Drug War Tops Obama's Mexico Agenda

Correction April 17, 2009

We said, "I think that President Obama and his administration are quite aware that the United States provides 90 percent of all the weapons that are being used in the mayhem currently taking place in Mexico." In fact, the 90 percent figure originated with the Bureau of Alcohol, Tobacco, Firearms and Explosives, which concluded that 90 percent of the firearms recovered in Mexico and traced successfully originated from various sources within the continental U.S.

President Obama is in Mexico to meet with Mexican President Felipe Calderon. They will be talking about how to combat drug cartels. Bruce Bagley of the University of Miami talks about the rise of the cartels and how to stop them.

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SIEGEL: As we just heard from Scott, among the items on President Obama's agenda today, finding ways to stop the flow of drugs coming north and to cut off the massive amounts of cash and weapons moving from the U.S. south into Mexico. Yesterday, Mr. Obama targeted three Mexican drug cartels, adding them to the list of banned foreign drug kingpins.

MELISSA BLOCK, Host:

Last year there were more than 6,200 drug-related killings in Mexico. That's up 100 percent over the year before. So, who are the people who run these cartels? How do they operate? And can even the combined efforts of the Mexican and U.S. governments do anything to stop them? Joining us to answer some of those questions is Bruce Bagley. He's chair of the department of international studies at the University of Miami. Professor Bagley, welcome.

P: Thank you.

BLOCK: How many cartels are operating in Mexico right now, and how powerful are they?

P: Well, there are seven major groups, and they are quite powerful. They have a $15 billion industry that they're fighting over. The firepower that they can obtain in the Unites States gives them better equipment than the Mexican military and police have. And this allows them significant capacity for bribery and corruption. So they are among the most powerful criminal organizations in the 21st century.

BLOCK: Better equipment than the Mexican military. So the military is outgunned. Are they also outmanned? I mean, are there simply more members of the cartels than there are of the military?

P: Well, the Mexican military is fairly large, but many of them are not well-trained or well-equipped. And the cartels, especially the Gulf Cartel, has a number of deserters from the military - elite special forces, some of whom were trained at Fort Benning in the United States by our own military personnel who are among the best trained of all and among the most brutal and violent. So in terms of personnel, they are at least the equivalent of most of the Mexican military.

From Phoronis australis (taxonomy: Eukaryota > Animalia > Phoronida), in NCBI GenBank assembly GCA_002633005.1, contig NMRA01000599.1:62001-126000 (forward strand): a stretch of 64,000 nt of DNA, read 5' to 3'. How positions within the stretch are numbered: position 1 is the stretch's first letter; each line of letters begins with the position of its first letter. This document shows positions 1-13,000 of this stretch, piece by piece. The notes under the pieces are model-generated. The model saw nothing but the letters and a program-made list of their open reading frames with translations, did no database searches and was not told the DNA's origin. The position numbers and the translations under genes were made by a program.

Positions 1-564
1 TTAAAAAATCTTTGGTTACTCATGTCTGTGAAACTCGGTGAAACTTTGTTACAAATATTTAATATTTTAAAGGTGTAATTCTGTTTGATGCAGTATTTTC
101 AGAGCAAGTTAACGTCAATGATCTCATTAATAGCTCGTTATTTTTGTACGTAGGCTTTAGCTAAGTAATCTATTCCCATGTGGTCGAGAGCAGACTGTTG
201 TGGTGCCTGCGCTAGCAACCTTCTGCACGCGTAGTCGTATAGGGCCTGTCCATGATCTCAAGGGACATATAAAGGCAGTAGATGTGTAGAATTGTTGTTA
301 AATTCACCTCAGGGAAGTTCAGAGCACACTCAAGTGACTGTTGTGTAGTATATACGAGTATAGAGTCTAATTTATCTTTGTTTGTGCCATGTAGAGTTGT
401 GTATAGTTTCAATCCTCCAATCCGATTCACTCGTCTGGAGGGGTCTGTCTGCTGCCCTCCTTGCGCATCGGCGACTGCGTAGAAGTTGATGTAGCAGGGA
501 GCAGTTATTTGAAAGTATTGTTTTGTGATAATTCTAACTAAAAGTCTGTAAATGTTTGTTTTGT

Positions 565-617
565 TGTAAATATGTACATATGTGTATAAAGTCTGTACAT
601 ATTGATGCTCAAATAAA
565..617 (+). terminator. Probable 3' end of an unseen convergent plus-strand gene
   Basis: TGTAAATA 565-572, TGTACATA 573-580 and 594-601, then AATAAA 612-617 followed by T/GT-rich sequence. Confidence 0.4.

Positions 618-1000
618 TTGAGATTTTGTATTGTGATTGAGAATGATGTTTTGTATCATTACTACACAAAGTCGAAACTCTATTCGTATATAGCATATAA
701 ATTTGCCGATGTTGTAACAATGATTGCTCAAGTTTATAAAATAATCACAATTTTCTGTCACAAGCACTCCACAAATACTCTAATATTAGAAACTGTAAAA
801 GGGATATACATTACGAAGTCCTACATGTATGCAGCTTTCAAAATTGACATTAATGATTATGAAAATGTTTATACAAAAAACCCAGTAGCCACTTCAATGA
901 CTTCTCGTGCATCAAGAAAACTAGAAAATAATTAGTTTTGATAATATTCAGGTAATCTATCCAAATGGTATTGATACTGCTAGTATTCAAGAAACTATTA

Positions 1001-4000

BLOCK: I suppose when you think about the pull of the cartels, you're thinking not just about the foot soldiers, but also any number of people who might be on the payroll, which would include judges, politicians, police, prison guards, it goes on.

P: Absolutely. Mexico has had a long-standing problem with, if you like, institutional corruption in its police forces. There are some 16,000 different units of the police and more than 250,000 policemen in Mexico. But most of them don't have even a primary education. Given the profitability of the drug industry and the sales of drugs in industrial quantities within the U.S. market, they have more than enough money to bribe lowly or underpaid public officials across the board in Mexico.

BLOCK: Besides President Obama's action yesterday to list these three Mexican cartels on the list of foreign drug kingpins, what else do you think the U.S. should be doing to pressure the Mexican cartels?

P: Well, I think that there are several things that the United States can do, and I applaud President Obama's kingpin strategy of going after the profits. I think that the United States could do a great deal to further lower demand in our country, which would help. Particularly we need prison reform rather than imprisoning young people. I really think we need to provide vocational training, educational opportunities - and for nonviolent drug crimes, opportunities in life rather than jail.

BLOCK: The 90 percent figure quoted above originated with the Bureau of Alcohol, Tobacco, Firearms and Explosives, which concluded that 90 percent of the firearms recovered in Mexico and traced successfully originated from various sources within the continental U.S.]

But ultimately, it's the Mexicans that are going to have to be more vigilant on their own border. They're going to have to eliminate corruption in their border patrol, in their customs. And they are going to have to inspect, just as they want the United States to inspect, on their side of the border.

BLOCK: We've been talking with Bruce Bagley. He's chair of the department of international studies at the University of Miami. Prof. Bagley, thanks very much.

P: Thank you, Melissa.

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